The Parliamentary Portfolio Committee on Finance and Economic Development this week conducted public hearings on the Reserve Bank of Zimbabwe (RBZ) (Debt Assumption) Bill that is currently before the National Assembly.
In the House John Makamure
The hearings are in fulfilment of Section 141 of the Constitution that compels Parliament to consult interested parties about draft legislation under consideration by the legislative branch of government.
The Bill was gazetted on June 13 2014. It seeks to provide for settlement of certain liabilities incurred by the central bank before December 31 2008 amounting to over $1,1 billion.
The assumption of such a huge debt by Treasury will push Zimbabwe’s total public debt to over $10 billion or about 72% of the country’s gross domestic product/national income.
This also translates to over twice the size of the National Budget of over $4 billion in 2014.
What came out clearly from the hearings is that while the RBZ needs a clean balance sheet in order to focus more on its core business of banker to government and lender of last resort to financial institutions, the Bill in its present form falls short of meeting the basic requirements of good law.
Among other characteristics, a good law is one that is constitutional, is clearly drafted, whose benefits outweigh the costs, has been crafted after extensive consultations with interested parties, is gender sensitive, is enforceable and is consistent with existing laws and regulations.
I fully sympathise with Dr John Mangudya, the RBZ governor, who is desperate for a clean balance sheet in order to smoothly mobilise international financial resources to improve liquidity in the economy.
With such a huge debt, the central bank is considered a high credit risk and would find it very difficult to carry out this task.
The debt was incurred during the tenure of Dr Gideon Gono, who extensively got involved in quasi-fiscal operations which are supposed to be the mandate of the Ministry of Finance.
In theory, it makes sense for the government, through the Ministry of Finance, to take over any liabilities that are to do with fiscal policy.
The central bank’s mandate is to implement monetary policy and can only be responsible for government liabilities to do with those specific functions.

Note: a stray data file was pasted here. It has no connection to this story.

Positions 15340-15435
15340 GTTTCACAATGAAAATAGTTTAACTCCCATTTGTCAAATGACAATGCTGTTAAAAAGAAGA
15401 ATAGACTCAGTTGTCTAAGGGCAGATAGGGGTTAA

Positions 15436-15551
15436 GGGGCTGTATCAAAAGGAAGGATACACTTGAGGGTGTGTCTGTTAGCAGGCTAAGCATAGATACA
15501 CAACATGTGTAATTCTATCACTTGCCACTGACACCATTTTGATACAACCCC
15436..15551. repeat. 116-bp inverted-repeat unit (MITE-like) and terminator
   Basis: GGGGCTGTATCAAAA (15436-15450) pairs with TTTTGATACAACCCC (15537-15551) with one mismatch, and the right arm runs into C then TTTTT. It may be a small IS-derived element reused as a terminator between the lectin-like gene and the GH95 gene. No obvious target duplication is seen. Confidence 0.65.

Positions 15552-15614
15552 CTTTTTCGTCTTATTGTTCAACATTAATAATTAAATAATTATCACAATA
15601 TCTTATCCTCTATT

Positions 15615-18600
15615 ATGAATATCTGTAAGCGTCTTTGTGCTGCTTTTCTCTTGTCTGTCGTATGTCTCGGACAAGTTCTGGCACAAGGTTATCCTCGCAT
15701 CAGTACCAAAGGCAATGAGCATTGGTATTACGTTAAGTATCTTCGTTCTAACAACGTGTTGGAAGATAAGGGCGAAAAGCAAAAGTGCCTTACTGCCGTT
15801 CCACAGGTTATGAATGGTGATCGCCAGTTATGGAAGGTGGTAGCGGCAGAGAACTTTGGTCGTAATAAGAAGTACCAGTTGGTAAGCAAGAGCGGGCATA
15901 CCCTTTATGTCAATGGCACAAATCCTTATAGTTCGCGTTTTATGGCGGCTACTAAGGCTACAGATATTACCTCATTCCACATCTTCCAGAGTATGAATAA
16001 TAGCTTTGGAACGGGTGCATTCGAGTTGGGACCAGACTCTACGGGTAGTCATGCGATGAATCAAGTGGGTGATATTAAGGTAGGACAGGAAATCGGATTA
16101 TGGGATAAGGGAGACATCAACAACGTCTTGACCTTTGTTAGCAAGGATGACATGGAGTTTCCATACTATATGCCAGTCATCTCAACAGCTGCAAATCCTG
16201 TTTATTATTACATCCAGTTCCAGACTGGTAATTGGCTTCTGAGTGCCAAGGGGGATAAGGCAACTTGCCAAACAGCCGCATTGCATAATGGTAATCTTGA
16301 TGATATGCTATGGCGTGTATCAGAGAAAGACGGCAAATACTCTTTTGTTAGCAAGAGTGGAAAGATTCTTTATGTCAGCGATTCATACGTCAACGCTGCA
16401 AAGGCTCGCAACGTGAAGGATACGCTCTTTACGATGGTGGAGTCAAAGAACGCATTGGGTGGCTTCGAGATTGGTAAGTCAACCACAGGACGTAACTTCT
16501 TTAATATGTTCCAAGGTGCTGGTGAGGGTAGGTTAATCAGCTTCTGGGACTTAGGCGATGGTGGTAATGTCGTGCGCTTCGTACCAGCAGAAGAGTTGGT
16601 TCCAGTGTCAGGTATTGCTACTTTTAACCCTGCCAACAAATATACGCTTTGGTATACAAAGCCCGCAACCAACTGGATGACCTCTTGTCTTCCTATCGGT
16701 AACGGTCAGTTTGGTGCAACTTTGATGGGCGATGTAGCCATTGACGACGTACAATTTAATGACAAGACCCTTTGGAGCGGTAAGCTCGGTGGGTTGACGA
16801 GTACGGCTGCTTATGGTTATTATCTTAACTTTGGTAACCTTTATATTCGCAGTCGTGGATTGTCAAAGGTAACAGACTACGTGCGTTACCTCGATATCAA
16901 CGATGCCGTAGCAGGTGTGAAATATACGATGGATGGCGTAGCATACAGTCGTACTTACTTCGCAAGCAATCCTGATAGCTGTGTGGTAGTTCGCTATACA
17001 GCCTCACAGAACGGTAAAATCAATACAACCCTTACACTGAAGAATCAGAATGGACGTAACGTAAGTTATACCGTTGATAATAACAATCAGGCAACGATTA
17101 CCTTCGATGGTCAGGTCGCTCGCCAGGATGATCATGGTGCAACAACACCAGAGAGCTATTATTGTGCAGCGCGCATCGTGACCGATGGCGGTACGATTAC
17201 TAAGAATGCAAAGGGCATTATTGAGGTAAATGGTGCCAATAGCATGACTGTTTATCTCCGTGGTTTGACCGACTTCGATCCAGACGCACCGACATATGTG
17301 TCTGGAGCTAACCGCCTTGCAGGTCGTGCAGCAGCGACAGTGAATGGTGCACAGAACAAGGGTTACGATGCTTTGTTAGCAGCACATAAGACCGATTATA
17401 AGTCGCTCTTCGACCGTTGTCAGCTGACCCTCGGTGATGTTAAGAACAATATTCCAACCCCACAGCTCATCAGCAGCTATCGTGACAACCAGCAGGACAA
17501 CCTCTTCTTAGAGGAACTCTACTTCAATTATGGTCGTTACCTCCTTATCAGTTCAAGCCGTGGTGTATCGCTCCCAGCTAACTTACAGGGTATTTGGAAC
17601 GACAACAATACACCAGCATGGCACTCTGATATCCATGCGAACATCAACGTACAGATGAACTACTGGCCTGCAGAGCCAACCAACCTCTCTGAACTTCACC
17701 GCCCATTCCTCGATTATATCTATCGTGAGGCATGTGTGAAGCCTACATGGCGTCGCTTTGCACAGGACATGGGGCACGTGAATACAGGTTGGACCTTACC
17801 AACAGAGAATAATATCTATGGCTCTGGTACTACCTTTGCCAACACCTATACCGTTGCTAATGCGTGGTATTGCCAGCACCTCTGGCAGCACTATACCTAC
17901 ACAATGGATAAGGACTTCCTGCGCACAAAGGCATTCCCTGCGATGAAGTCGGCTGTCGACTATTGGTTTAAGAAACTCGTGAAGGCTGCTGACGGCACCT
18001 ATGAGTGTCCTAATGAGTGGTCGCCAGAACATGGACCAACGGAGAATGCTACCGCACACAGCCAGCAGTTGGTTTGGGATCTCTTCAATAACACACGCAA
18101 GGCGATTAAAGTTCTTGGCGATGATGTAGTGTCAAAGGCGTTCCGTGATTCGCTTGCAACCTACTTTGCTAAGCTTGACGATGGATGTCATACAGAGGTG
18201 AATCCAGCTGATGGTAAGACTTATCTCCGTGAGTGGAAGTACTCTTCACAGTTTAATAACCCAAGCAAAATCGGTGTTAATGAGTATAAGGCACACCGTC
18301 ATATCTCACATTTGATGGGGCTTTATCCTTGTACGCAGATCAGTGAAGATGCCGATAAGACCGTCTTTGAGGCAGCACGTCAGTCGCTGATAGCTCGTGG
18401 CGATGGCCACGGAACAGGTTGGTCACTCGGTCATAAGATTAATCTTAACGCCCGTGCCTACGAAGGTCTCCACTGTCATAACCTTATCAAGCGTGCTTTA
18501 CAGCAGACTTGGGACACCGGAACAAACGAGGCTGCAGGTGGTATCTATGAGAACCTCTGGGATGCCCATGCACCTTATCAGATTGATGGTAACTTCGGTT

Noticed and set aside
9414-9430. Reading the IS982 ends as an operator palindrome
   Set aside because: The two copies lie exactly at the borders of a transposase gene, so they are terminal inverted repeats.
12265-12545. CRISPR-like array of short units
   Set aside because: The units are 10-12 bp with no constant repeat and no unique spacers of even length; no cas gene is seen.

However, any policy and legal framework on debt assumption must satisfy the characteristics of good law highlighted above.
In other words, stakeholders that spoke at public hearings are not opposed to the Bill per se, but would like to see it drafted in a way that is beneficial to society at large.
The legislation must fully satisfy the public interest.
Financial institutions are generally concerned that the Bill does not seem to protect them from litigation by creditors. It is only the RBZ that is immune from litigation.
The creditors themselves are not sure if government assumption of the debt is the same thing as payment especially given the severely limited fiscal space in Zimbabwe whereby government cannot even raise adequate revenue to meet its wage bill.
Specific provisions relating to time frames on payment should, therefore, be included in the Bill to allay the genuine fears of those that are owed money.
Barring creditors from initiating or continuing with civil action or litigation against the RBZ as provided for under clause 4 (4), may be unconstitutional.
Section 69 (3) of the Constitution grants every person the right of access to the courts, or to some other tribunal of forum established by law for the resolution of any dispute. Legislating against approaching the courts to seek redress for a grievance appears to take away that constitutional right.
The other issue of concern arising from the public hearings is to do with the creditors and the debtors.
Many feel that the list of creditors is not exhaustive enough. Some have been lumped together, while others have been omitted entirely.
There is no corresponding list of those that benefited from the liabilities that government is assuming. Disclosing the beneficiaries will engender the necessary transparency in this debt assumption move.
Related to that is the recommendation to institute an independent audit and validation of the debt to be assumed.
The feeling is that it is against the principles of good corporate governance for the Debt Management Office, a department in the Ministry of Finance and Economic Development, to audit its own affairs.
And the whole audit and debt validation process must precede any debt assumption. The current arrangement is tantamount to putting the cart before the horse.
I have already highlighted that the origin of the huge debt to be taken over are the quasi-fiscal operations undertaken by the previous leadership of the central bank. Moving forward, it is the duty of Parliament to put in place mechanisms to ensure that RBZ does not get involved in quasi-fiscal activities ever again.
Lastly, Parliament should enforce constitutional provisions relating to debt contraction in particular Section 300 that requires an Act of Parliament to set limits on borrowings by the State, the public debt and prescribing terms and conditions under which the government may guarantee loans.